Former head of China’s CNPC jailed for 16 years for graft

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A Chinese court has sentenced Jiang Jiemin, one of the most senior officials to be charged with graft during a two-year anti-corruption campaign, to 16 years in jail, state television said on Monday.

Mr Jiang’s detention in August 2013 kicked off the anti-corruption campaign that has decimated the Chinese oil industry and destroyed the patronage base of Zhou Yongkang, the formerly powerful energy and security tsar. Mr Zhou was handed a life sentence in June after a secret trial.

The anti-corruption drive has been accompanied by a consolidation of power and crackdown on civil society under Xi Jinping, the head of China’s ruling Communist party. Mr Zhou had backed Bo Xilai, the charismatic princeling who failed in his attempt to join the top ranks of the party shortly before Mr Xi took power.

It has also given unusual insight into the patronage networks that Chinese officials build as they climb through the ranks of state-owned companies, provincial governments and ministries in Beijing. After a career in oil, Mr Zhou developed networks of mining and energy businessmen in Sichuan province, before rising to command the feared security apparatus.

At the time of his detention Mr Jiang headed State-Owned Assets Supervision Administration Commission, or Sasac, which overseas China’s most influential state-owned companies. He spent most of his career at China National Petroleum Corp, parent of listed PetroChina, which Mr Zhou also once headed. Dozens of CNPC executives have been detained or investigated.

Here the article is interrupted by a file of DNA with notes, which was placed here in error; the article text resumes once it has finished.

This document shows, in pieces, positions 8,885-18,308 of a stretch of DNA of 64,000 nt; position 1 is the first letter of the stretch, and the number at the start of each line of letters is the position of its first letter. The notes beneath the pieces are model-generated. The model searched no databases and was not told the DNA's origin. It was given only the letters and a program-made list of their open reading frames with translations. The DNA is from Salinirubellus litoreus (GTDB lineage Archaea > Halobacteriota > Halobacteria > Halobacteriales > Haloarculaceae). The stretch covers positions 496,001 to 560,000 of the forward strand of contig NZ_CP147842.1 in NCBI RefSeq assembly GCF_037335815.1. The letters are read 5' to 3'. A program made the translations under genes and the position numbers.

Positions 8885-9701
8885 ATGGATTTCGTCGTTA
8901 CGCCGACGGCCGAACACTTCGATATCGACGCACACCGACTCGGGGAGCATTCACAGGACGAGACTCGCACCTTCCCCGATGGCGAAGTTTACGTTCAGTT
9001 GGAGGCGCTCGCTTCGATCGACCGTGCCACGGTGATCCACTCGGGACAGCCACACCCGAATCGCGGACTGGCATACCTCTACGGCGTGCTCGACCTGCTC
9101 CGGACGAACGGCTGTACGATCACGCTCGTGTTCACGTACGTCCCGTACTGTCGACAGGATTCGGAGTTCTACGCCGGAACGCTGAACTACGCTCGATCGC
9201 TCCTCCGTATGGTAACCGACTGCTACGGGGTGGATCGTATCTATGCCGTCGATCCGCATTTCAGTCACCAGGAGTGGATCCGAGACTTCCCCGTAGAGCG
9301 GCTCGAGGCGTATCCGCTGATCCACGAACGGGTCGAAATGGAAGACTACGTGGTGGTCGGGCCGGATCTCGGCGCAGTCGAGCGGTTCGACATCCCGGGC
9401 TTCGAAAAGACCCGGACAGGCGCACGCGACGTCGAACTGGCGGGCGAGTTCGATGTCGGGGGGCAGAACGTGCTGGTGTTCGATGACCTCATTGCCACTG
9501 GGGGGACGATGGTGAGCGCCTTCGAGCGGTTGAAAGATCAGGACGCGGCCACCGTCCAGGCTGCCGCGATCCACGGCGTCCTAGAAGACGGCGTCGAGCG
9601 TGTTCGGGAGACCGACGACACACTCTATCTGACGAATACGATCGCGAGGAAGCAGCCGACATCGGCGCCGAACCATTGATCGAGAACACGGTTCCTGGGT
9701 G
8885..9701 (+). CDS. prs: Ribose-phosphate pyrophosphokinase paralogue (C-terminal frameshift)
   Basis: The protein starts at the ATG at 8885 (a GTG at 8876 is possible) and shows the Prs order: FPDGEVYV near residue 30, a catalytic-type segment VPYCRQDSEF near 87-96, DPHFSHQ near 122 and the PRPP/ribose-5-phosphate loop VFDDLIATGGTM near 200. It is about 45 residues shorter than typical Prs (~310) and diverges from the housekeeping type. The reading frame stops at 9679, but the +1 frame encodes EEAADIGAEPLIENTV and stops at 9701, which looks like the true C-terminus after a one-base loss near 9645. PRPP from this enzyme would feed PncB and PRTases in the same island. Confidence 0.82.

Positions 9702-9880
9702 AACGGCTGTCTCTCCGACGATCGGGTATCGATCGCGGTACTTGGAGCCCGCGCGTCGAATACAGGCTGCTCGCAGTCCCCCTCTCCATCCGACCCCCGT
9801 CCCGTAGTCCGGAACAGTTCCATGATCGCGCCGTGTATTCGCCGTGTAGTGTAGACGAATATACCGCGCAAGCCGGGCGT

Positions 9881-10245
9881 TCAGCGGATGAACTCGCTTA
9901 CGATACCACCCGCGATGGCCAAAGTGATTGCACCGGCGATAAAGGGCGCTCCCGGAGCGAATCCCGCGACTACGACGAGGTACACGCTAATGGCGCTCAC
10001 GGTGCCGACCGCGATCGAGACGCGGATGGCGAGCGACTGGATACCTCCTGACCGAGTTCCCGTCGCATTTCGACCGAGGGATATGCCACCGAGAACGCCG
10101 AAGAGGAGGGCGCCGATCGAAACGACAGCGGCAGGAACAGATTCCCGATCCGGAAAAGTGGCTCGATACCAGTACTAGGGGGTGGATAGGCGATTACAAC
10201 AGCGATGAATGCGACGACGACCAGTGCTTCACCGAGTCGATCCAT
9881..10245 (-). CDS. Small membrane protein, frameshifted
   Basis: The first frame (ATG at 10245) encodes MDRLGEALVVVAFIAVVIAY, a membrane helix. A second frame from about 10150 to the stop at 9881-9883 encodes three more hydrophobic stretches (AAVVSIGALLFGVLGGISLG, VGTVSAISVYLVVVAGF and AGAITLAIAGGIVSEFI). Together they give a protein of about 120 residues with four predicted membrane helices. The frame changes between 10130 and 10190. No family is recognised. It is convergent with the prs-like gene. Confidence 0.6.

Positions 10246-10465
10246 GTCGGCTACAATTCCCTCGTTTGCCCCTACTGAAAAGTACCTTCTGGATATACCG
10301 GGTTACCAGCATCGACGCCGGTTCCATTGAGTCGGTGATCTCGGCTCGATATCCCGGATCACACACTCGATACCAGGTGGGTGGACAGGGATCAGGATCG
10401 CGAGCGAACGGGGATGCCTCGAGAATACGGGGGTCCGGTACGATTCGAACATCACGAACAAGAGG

CNPC’s chief rival, state-owned oil company Sinopec, has also been touched by the purge. Last week Fujian provincial governor Su Shulin became the first standing governor to come under investigation. He had served as head of Sinopec from 2007-2011, replacing a previous chief who was ousted for corruption after allegations that he had approved a $1.8m chandelier at the company’s newly built Beijing headquarters. Sinopec denied the chandelier cost that much.

The anti-corruption campaign has proved popular with Chinese people tired of shakedowns by police and the flaunting of wealth by officials’ families. But it has also reduced demand for high-end luxury goods and even moderate spending on restaurants and consumer goods, as government bureaus and state-owned enterprises cut spending to avoid the appearance of corruption.

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